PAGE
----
Good bye Fringe.
It’s amazing that Fringe lasted as long as it did. And now that it’s over, it’s as hard to know what to make of it now as it was when it first aired.
Oddball is the first word that comes to mind. Fringe never really worked as anything. It had interesting elements that never came together.
What the X-Files did effortlessly, Fringe struggled and sweated to do and couldn’t. Fringe brought interesting ideas and characters to the table, but somehow when everything was done, none of it felt like anything.
In its final season the series took a risk by taking us to the future and a war against inhuman human invaders from the distant future. It’s a great concept undermined by the execution. The dystopian world of the future is a place where you can wander around, plot conspiracies on cell phones, escape on trains and do most other things, even when facing an enemy that can move through walls and uses technology from hundreds of years in the future.
The resistance fighters that we meet are surprisingly blase about it. Even the old Walter who fought back with a bomb gives way to the new Walter who putters around the lab and has a plan on a bunch of cassettes to save the world with an uninteresting scavenger hunt.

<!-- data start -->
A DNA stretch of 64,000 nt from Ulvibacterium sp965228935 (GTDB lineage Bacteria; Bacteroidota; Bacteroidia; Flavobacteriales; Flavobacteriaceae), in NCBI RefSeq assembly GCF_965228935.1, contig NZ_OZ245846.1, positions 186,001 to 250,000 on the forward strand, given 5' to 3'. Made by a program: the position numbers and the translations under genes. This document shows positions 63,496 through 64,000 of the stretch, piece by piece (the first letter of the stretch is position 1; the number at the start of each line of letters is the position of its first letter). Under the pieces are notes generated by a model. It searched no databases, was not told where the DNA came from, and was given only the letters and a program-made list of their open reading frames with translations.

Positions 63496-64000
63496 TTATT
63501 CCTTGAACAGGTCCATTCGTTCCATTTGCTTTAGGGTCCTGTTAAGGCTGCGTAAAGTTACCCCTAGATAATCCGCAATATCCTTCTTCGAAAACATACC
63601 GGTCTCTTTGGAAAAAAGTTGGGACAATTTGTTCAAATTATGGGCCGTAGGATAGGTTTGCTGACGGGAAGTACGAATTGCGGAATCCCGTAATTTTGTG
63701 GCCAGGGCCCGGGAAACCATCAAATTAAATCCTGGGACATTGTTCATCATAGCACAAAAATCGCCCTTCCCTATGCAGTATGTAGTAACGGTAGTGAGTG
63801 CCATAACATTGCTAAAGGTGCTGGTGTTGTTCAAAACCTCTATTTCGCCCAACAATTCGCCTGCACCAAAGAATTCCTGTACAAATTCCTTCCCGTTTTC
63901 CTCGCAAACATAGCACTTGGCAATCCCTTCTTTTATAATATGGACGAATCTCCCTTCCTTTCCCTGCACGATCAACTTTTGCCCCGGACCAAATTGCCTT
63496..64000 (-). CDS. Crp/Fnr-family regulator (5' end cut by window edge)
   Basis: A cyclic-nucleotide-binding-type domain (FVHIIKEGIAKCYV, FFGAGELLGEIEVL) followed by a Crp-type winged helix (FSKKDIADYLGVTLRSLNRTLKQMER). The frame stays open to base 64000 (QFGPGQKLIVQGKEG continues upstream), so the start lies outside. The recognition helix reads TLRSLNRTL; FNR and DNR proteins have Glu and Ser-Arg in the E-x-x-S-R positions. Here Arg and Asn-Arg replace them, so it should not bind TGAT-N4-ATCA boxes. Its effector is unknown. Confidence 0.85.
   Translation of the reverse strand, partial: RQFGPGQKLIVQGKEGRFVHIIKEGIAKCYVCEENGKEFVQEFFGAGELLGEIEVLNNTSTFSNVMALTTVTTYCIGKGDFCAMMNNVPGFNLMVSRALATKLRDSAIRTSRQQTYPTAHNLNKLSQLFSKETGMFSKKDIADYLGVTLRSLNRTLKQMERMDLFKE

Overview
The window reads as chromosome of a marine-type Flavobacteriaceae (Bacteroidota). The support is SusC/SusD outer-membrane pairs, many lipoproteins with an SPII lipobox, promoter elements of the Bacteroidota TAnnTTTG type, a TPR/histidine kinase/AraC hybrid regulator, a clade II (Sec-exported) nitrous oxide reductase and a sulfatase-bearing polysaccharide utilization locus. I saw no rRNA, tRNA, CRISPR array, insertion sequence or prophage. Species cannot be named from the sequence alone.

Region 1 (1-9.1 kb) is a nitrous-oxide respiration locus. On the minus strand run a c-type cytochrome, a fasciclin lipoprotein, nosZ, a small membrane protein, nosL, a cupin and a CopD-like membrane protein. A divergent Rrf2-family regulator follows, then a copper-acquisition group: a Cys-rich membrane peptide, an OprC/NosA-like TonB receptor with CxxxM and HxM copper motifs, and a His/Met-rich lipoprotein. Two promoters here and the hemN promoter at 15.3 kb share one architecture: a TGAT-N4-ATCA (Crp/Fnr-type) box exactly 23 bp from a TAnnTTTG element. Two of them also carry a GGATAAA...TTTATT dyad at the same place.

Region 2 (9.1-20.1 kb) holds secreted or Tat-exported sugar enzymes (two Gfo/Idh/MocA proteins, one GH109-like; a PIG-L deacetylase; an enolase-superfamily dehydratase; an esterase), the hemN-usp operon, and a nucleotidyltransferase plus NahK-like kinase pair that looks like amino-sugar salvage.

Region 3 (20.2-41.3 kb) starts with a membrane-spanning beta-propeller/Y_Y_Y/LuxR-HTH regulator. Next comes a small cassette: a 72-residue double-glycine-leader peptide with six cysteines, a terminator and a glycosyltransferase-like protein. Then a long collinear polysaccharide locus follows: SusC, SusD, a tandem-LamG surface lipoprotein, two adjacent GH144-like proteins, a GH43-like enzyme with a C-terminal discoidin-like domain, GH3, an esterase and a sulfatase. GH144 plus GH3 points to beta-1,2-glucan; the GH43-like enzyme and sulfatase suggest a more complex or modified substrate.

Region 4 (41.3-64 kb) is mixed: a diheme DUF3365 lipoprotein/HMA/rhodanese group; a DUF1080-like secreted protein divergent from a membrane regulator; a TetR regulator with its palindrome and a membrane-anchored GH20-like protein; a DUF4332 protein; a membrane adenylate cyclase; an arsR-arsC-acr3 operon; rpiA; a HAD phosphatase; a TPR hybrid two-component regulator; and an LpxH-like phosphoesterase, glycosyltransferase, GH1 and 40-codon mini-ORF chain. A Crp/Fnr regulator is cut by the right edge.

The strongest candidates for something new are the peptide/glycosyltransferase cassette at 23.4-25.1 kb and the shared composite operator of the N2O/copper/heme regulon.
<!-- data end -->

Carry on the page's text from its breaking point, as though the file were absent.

The last season, like the rest of Fringe, had its moments, but not nearly enough of them. The characters are soggy. Peter’s revenge quest was the closest the last season came to coming alive. Olivia never holds the screen. She’s a weak main character. Walter is comic relief, and except for Black Blotter, is even soggier.
Fringe never got its characters right. And its stories are toned down versions of the X-Files. Where the X-Files would go for the throat, where it made the world seem like a dark and darkly funny place, Fringe always felt like a procedural, like a knockoff that didn’t know what it really wanted to be.
The X-Files was paranoid. Fringe wasn’t. The X-Files was like one of those conspiracy 1998 conspiracy websites in garish colors on a black background ranting, ranting and ranting about the end of the world. Fringe is like one of those cable conspiracy specials that wants the same audience but doesn’t have the guts to commit and instead spends its time studying goofy characters and interviewing professors.
Fringe was a show that never came together but lasted a surprisingly long time.